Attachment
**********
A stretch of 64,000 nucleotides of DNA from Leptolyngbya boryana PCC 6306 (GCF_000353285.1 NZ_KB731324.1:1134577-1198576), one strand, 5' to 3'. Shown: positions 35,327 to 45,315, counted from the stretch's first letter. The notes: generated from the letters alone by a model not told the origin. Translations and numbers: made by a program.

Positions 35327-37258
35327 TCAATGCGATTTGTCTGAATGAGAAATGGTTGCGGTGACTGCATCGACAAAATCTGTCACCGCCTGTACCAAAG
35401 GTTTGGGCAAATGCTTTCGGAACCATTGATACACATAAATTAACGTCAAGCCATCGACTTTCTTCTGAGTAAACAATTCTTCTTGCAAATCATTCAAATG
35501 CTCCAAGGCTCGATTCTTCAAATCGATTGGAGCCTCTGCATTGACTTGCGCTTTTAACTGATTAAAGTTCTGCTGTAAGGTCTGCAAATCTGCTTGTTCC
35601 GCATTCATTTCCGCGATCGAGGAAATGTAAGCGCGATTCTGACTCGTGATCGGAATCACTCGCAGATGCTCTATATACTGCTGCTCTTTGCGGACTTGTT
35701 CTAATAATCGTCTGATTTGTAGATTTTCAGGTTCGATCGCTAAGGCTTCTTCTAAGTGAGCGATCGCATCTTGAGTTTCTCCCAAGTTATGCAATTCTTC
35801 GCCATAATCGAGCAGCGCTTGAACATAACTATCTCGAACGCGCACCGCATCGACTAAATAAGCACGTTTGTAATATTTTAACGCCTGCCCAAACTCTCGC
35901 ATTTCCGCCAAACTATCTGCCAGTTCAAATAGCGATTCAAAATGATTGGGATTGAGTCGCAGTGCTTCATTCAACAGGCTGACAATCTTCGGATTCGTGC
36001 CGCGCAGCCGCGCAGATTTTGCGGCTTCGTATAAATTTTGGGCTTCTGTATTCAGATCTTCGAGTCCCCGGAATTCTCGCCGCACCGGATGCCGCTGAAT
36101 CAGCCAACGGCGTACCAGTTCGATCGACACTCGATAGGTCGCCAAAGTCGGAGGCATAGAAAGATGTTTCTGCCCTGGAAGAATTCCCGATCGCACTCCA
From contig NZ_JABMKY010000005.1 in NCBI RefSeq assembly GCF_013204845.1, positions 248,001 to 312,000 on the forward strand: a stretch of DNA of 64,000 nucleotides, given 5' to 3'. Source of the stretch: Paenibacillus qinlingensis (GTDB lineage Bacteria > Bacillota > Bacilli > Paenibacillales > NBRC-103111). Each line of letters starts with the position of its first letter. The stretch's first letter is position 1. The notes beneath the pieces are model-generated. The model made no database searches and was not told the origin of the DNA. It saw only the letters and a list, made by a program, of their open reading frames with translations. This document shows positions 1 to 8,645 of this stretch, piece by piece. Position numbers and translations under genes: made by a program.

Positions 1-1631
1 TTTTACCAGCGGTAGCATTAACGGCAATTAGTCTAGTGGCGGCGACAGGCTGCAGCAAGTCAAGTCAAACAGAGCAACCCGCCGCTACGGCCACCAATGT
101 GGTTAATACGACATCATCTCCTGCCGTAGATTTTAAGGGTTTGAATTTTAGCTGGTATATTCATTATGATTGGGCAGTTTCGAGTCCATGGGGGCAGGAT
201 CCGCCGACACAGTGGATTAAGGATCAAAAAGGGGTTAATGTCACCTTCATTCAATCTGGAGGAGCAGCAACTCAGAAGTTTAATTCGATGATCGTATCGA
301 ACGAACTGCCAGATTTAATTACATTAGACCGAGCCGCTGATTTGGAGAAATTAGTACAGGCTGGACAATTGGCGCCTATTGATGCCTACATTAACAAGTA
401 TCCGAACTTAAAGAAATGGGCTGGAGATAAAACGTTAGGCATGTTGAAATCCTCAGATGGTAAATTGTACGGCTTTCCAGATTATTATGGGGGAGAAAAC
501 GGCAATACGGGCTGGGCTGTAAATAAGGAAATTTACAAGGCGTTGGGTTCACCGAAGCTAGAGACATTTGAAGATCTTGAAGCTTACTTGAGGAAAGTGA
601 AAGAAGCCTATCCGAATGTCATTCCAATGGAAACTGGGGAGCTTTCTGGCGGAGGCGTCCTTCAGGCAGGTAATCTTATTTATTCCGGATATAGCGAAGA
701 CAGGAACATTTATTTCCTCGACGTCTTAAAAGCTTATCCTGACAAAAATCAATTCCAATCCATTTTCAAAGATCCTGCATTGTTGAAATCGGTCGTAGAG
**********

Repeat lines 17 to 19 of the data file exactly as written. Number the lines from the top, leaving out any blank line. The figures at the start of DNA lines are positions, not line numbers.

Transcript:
301 ACGAACTGCCAGATTTAATTACATTAGACCGAGCCGCTGATTTGGAGAAATTAGTACAGGCTGGACAATTGGCGCCTATTGATGCCTACATTAACAAGTA
401 TCCGAACTTAAAGAAATGGGCTGGAGATAAAACGTTAGGCATGTTGAAATCCTCAGATGGTAAATTGTACGGCTTTCCAGATTATTATGGGGGAGAAAAC
501 GGCAATACGGGCTGGGCTGTAAATAAGGAAATTTACAAGGCGTTGGGTTCACCGAAGCTAGAGACATTTGAAGATCTTGAAGCTTACTTGAGGAAAGTGA